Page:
You guys are gearing up for Pat's Run right now. What's the key to putting something like that on successfully and making sure everything goes smoothly?
Pat's Run is its own beast. It's a 28,000 person race. I think this year it's the 10th largest road race in the country.
So one, we start our planning ahead. We will close out Pat's Run this year, take a few weeks off, but then we’re already cultivating potential sponsors in late summer. On the sponsorship side, once we do our recap with current sponsors, the same day we do the recap, we also hit them with sponsorship for the 2019 race. So we start that early.
We have a very dedicated volunteer base and we start recruiting them in the fall, as well. We also have our race committee, and we put a lot of it on them to make sure that we're really keeping true to what the race should be. That we're not making it too corporate.
Then we have hard deadlines. We set these earlier than they actually have to be, so it encourages us to stay ahead of the game and keep on track. Because, at the same time we're ready to launch registration, it's the holiday giving campaign, it's Thanksgiving and Christmas, so we’re closing everything out for the end of the year. Having this really great schedule that kind of benchmarks out your due date throughout the entire year helps keep us on track.
Any advice you would give to people who are struggling to motivate those zero dollar fundraisers?
Yeah, that's a constant challenge. Last year when we were in the same position, we actually did personal outreach to every one of them. They weren't Mailchimp emails, they weren't Facebook posts not tailored to them. We sent out individual emails from Ethan and Christopher to ask, "I see you set up a fundraising page. Is there a reason you haven't fundraised? Do you want to hop on the phone?"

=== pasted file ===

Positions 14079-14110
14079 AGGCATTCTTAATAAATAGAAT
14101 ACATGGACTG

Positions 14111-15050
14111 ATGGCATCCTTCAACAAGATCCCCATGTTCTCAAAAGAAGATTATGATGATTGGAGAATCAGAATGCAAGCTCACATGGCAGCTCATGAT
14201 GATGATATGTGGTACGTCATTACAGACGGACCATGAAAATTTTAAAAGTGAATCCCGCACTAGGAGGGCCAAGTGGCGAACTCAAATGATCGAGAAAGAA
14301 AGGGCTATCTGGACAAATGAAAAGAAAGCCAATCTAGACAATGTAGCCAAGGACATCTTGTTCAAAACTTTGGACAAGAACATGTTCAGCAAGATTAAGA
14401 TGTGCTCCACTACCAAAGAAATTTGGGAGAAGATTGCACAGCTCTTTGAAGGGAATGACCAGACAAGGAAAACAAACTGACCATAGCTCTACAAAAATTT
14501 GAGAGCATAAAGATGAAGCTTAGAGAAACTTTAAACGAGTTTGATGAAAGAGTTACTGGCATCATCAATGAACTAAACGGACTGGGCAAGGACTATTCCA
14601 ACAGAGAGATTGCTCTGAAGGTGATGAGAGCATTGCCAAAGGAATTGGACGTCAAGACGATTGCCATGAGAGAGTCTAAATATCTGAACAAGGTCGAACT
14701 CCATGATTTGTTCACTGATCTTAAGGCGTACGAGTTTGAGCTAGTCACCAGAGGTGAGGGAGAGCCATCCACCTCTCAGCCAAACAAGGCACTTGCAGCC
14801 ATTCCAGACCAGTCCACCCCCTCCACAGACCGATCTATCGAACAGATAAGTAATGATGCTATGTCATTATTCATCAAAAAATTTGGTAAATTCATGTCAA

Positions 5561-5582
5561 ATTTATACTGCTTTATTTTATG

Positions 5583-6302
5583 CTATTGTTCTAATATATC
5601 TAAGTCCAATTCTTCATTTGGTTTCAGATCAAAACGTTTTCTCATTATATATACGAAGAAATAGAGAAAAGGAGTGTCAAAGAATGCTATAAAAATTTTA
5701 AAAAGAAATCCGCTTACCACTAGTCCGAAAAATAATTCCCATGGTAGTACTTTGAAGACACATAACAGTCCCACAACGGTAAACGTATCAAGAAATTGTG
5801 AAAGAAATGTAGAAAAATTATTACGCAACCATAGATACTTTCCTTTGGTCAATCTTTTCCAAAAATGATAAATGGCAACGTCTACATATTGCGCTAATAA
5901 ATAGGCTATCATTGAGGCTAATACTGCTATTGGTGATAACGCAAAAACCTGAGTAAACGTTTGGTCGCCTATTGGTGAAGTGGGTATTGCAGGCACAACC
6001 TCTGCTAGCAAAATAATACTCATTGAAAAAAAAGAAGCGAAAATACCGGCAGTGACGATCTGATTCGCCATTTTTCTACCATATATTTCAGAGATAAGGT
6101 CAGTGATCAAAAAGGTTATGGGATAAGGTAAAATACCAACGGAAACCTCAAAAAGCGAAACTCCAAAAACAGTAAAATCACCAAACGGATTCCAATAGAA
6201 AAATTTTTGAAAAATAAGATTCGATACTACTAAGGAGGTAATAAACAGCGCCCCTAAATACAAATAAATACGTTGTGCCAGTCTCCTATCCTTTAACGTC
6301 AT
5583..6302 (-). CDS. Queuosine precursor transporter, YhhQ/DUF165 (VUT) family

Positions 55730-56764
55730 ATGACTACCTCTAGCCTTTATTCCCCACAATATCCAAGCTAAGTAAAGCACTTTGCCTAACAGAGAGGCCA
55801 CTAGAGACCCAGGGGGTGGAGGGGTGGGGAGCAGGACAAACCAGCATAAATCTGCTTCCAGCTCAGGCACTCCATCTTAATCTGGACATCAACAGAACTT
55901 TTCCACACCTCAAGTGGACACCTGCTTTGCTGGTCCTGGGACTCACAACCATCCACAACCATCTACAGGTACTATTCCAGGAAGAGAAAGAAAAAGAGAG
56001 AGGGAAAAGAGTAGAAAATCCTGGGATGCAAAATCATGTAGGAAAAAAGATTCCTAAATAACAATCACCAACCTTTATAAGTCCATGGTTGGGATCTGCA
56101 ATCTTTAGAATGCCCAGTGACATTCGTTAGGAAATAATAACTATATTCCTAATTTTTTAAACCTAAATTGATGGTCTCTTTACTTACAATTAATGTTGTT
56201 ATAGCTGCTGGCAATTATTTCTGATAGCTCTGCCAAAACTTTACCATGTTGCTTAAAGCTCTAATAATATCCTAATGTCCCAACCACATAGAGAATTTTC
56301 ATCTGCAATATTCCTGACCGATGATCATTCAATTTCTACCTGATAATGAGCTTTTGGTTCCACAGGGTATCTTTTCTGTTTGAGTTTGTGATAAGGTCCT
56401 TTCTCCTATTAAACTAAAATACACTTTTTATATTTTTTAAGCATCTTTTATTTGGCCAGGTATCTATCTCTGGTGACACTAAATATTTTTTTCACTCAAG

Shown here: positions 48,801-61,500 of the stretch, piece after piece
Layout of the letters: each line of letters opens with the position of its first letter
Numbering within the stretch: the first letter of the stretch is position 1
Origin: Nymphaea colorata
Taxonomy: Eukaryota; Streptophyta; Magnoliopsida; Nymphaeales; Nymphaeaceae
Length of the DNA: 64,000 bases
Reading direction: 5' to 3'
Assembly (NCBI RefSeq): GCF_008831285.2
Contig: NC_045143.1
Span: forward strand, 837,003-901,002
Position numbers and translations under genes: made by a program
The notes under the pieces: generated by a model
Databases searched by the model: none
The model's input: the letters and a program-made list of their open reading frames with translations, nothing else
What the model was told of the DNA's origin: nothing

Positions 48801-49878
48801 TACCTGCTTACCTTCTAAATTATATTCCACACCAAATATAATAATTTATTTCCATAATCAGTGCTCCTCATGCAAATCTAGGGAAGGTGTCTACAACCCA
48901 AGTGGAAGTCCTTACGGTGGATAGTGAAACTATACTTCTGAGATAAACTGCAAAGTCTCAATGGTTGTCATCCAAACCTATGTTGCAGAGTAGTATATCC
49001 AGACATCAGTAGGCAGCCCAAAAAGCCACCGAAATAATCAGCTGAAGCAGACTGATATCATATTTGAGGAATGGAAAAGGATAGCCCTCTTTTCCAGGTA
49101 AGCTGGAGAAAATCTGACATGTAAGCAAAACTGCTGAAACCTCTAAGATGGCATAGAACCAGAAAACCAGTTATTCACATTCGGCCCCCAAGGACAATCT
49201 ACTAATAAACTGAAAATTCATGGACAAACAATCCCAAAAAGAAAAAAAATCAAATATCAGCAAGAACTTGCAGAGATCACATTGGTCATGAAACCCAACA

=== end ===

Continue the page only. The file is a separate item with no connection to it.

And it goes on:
Then, we broke down what the common concerns are about fundraising and had responses for them to get ahead of it. So, "I don't like asking my friends and family for money." And working with them on how to alleviate some of those concerns. That's been helpful.
But also, just having really good fundraising incentives. People like stuff. We make our incentives either things we have on hand, like headphones that were donated, so they're very low risk to us.
So the combination of the personalized outreach as well as the, “if you fundraise, you can get this cool thing in return.” We find those two things really, really help the zero dollar folks.
I know you guys are using our ChronoTrack integration in your fundraising efforts for the events. Can you talk a little bit about how you're using them to help fuel your event fundraising?
One of our challenges at Pat's Run is that, the day of the race, other than some T-shirts, we don't generate revenue. And we're capped on registrations and, for the most part, we have a hard-cap on sponsorship. So how else do you bring money in?
So in ChronoTrack last year, we started using addons in check out. One of them was a hat last year. We were charging basically market price, as opposed to wholesale, but we also didn't have to place that order until right before the race, so we didn't have extra product sitting on hand. We weren't really putting any money into it in advance, and it was a very easy way to generate extra money.
The other thing we've done in ChronoTrack is give people the option to mail their bib and package to them, and we're able to create a little revenue off that. This year we're doing a T-shirt and a hat and a mailer bib. It's not a ton of effort on our part, but it's also a way for us to raise a little bit of money throughout this process.